Infor aligns with PostgreSQL, aims at Oracle's heart

Infor aligns with Red Hat and EnterpriseDB to create an open source technology stack that aims to cut cost of ownership by with lower license and maintenance fees.

Infor on Wednesday outlined a partnership with Red Hat and EnterpriseDB to deliver its Infor LN enterprise resource planning software, used in manufacturing, on an open source technology stack featuring PostgreSQL as a database.

The plan for Infor is to use open source to lower its total cost of ownership and better compete with the likes of Oracle and SAP. Infor has worked with Red Hat since 2012 and the addition of EnterpriseDB, which offers a version of the PostgreSQL database, gives it a more complete stack.

Specifically, Infor will run on Red Hat Enterprise Linux, JBoss middleware and EnterpriseDB's Postgres Plus.

Infor CEO Charles Phillips said that an open source stack means fewer licensing and distribution restrictions and the ability to shift between the cloud and on-premise installations. Phillips comments could be viewed as a dig against former employer Oracle and its database.

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For Infor, the PostgreSQL move makes sense. The company is migrating its on-premise customers to the cloud and those licenses — usually Oracle — would have to be transferred either to Infor or held by customers. In addition, companies like EnterpriseDB and Red Hat are good partners because they want a large independent software vendor on open source.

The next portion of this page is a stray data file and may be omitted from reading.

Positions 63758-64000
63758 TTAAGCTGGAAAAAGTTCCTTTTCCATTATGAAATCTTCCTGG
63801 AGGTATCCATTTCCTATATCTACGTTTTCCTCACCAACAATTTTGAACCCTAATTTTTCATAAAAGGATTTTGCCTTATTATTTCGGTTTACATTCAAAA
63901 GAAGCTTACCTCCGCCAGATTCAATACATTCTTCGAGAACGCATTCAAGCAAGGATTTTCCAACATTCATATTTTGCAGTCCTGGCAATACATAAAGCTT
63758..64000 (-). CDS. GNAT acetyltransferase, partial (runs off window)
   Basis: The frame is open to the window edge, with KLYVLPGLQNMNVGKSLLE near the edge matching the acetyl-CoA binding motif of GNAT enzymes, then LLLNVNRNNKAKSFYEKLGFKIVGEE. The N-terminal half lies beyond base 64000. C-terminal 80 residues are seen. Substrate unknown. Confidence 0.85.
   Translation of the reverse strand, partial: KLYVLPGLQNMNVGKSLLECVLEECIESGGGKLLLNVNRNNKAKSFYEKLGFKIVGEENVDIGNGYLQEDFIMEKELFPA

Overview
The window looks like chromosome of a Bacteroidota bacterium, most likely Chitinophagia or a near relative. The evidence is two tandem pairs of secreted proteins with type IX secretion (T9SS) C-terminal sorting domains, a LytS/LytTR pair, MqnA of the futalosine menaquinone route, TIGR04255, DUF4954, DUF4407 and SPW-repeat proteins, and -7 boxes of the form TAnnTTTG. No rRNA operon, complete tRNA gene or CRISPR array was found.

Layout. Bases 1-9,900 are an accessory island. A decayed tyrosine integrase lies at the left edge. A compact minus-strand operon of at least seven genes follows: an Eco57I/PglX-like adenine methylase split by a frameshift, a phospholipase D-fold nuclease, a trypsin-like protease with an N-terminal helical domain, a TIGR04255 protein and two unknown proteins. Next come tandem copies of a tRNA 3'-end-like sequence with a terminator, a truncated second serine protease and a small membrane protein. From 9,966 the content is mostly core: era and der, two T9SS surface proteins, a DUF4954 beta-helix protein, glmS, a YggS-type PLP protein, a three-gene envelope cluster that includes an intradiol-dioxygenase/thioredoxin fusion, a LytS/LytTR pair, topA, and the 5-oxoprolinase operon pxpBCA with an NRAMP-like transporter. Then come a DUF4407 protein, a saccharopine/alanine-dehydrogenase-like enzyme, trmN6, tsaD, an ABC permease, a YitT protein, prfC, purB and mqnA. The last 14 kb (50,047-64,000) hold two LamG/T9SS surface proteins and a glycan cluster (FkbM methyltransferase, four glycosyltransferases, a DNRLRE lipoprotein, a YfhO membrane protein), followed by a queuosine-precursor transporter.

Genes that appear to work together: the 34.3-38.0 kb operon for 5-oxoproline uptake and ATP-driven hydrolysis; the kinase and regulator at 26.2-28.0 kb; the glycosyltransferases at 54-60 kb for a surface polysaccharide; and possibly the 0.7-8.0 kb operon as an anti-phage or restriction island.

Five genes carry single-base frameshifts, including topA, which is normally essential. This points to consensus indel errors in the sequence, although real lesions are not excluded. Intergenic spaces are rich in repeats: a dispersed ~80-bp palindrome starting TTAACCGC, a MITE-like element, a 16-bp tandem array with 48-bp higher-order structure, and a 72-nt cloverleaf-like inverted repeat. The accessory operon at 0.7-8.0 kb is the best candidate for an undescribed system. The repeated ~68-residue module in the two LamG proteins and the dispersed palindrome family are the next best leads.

"An open stack makes it easier to control the experience and move licenses around," said Phillips.

He added that Infor worked closely with EnterpriseDB and Red Hat to optimize the stack. As a result, Phillips said Infor customers can get the same performance for 80 percent savings.

"A lot of Internet companies are using PostgreSQL and contributing back code," said Phillips, who added that some of that code ensured Oracle compatibility.

When Infor pitches the savings as well as nuking incremental costs like moving licenses, the PostgreSQL case is easy to make, said Phillips. "For a lot of customers, it's a no brainer because many are using PostgreSQL and MySQL for custom apps," he said.

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